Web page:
We are continuing our Down with Decibels campaign and will have a “Roving Report” talking to architects and distributors and asking for their perspectives on acoustics in the office environment.

But our booth itself is a reason to stop by if you are at the show to take a sneak peak at the making of a sustainable headquarters. In conjunction with our parent company Saint-Gobain’s 350th Anniversary, we are transforming more than 320,000 square feet of office space in Malvern, Pa., into a new LEED-Gold certified headquarters that will also serve as a learning lab utilizing CertainTeed and Saint-Gobain products. Lucas Hamilton, manager of building science applications for CertainTeed, will be on hand to offer a behind-the-scenes look at the dramatic transformation underway.

So join us in our booth (4037) or, if you are not attending AIA, follow @CertainTeed on Twitter for real-time updates from the show.

 

CISCA Honors Inspired Acoustic Design at Construction Excellence Awards

This week the Ceilings and Interior Systems Construction Association (CISCA) recognized construction projects from around the world at its prestigious 2014 Construction Excellence Awards gala in Long Beach, California. I’m proud to say that installations involving our custom ceilings products were among those honored. In fact, this year we won silver and bronze in the acoustical solutions category and silver and bronze in the international category.

Our award-winning projects feature ceiling and wall materials crafted by Decoustics, CertainTeed Ceilings’ custom acoustic product division. These projects brilliantly bridge form with function to create inspired acoustic design. Don’t just take my word for it though, see for yourself. I’m posting a few shots of these award-winning projects because, after all, a picture is worth a thousand words.

 

Fordham University Lincoln Center Campus

Fordham University Lincoln Center Campus

The dynamic design of the Fordham University Lincoln Center Campus, Law School and Residence Hall in New York City includes unique curved and shaped Nuvola fiberglass ceiling panels, Quadrillo wood veneered acoustic ceiling and wall panels, and Claro fiberglass panels installed into a Ceilencio suspension system.

 

 

Statoil

Statoil headquarters

 

The spectacular dome ceiling created for Statoil’s headquarters in Stavenger, Norway, features custom curved two-inch fabric wrapped panels and a custom curved aluminum suspension system that masterfully mimic the contour of the vast dome and greatly improve the acoustics within the space.

 

 

 

Bridgepoint

Bridgepoint Health Care

The renovation of Bridgepoint Health Care in Toronto, Ontario, includes customized mini-perforated acoustical natural wood veneer ceiling panels installed in a Ceilencio suspension grid with custom butterfly clips. The wood ceiling panels span the interior and exterior of the building to create the illusion of open spaces while maintaining the heritage of the iconic 150 year-old building, which was originally built as a jail.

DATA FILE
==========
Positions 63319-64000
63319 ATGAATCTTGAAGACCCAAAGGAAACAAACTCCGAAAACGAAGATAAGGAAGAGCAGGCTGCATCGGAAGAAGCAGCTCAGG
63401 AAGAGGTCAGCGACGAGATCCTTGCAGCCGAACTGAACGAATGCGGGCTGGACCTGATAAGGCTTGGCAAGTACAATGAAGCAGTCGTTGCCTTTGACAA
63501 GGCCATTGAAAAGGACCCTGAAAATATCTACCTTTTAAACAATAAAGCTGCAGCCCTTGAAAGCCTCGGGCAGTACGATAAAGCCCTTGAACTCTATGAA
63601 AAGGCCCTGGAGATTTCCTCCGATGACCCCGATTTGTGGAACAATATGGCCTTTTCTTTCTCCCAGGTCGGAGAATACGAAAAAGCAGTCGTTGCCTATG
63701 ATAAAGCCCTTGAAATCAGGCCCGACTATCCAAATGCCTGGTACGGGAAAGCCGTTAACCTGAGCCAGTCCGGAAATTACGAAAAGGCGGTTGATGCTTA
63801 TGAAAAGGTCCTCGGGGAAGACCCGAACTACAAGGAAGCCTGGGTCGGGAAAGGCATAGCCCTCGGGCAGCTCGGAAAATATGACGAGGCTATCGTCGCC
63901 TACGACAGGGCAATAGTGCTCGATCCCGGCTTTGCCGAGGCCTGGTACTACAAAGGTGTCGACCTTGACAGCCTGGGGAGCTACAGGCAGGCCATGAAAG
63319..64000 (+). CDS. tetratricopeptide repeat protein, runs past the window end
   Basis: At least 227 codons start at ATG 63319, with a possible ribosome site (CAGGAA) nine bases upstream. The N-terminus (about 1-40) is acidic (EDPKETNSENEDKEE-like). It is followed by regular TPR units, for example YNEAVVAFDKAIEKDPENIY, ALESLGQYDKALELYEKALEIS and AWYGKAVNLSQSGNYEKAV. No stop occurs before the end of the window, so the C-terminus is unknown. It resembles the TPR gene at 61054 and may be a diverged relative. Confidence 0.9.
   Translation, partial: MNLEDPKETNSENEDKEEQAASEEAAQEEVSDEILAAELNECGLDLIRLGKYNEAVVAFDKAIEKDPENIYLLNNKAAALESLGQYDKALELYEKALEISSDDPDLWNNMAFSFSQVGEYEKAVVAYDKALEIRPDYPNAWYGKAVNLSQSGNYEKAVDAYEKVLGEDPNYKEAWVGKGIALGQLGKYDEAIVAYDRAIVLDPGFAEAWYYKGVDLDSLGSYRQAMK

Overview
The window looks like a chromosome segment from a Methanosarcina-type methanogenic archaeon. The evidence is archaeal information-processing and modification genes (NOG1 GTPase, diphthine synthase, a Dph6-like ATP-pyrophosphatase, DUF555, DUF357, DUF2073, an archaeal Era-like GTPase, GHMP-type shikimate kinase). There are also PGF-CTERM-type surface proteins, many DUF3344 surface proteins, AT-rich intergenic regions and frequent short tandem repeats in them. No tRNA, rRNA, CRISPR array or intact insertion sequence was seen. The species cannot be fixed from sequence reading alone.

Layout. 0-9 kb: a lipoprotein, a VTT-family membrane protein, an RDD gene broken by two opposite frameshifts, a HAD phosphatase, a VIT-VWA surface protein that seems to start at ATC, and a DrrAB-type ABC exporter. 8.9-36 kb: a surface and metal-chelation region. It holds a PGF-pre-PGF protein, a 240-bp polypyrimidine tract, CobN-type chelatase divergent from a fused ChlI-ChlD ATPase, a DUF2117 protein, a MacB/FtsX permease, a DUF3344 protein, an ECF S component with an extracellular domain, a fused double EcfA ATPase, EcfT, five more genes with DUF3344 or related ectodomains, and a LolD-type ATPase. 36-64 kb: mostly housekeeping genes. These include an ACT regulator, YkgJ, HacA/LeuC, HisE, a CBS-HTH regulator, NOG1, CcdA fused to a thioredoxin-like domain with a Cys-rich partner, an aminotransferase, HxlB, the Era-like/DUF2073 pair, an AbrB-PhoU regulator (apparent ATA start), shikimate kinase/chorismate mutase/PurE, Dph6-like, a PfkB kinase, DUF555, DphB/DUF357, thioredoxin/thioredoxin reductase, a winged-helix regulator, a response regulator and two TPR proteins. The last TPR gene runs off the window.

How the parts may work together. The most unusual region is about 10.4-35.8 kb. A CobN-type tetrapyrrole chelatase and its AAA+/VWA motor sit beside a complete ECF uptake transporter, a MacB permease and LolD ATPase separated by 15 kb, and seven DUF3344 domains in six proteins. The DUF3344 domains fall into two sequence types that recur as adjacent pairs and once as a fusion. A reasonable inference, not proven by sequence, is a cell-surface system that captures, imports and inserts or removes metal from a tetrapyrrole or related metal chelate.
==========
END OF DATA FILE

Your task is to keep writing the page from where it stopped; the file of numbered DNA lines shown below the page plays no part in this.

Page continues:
MinnesotaOrchestra

Minnesota Orchestra Hall

 

The beautiful and expansive renovation of the event space within the Minnesota Orchestra Hall in Minneapolis, Minnesota, features custom Solo acoustical wood ceilings and walls that span over 10,500 square feet. The redesign is just spectacular.

 

 

 

We are thrilled to have these CertainTeed Ceilings installations recognized by CISCA this year. Congratulations to all my colleagues and peers who worked so hard on these and other award-winning projects!

Free CEU Course Takes A Systematic View of the Exterior Wall

How can an exterior wall system help stymie chronic heat and moisture-related problems?

Find out by joining me for the upcoming CEU course A Systematic View of the Exterior Wall. This free and interactive session will be offered on Thursday, April 30, from 1 – 2 p.m. ET.

During the hour-long session, you will learn how to develop a plan that enables exterior wall systems Dutchlap_Res Iso_PD_MDWand materials to work together for the overall health of a house. Learn how proper design and installation of framing, sheathing, insulation, airflow retarders, vapor retarders and siding can minimize, if not eliminate, heat and moisture-related problems and be able to ask me questions

At the conclusion you will know:

  • What an exterior wall system is and why it’s important for the house and its occupants
  • The role airflow retarders and vapor diffusion retarders play in controlling the flow of moisture through the exterior wall system
  • How four kinds of insulation can best perform in an exterior wall system
  • How four types of framing materials and two forms of sheathing materials can effect the exterior wall system
  • How window performance is measured and enhanced
  • The importance of caulking, flashing and gaskets to the exterior wall system
  • Advantages and disadvantages of seven kinds of sheathing materials as each relates to the exterior wall system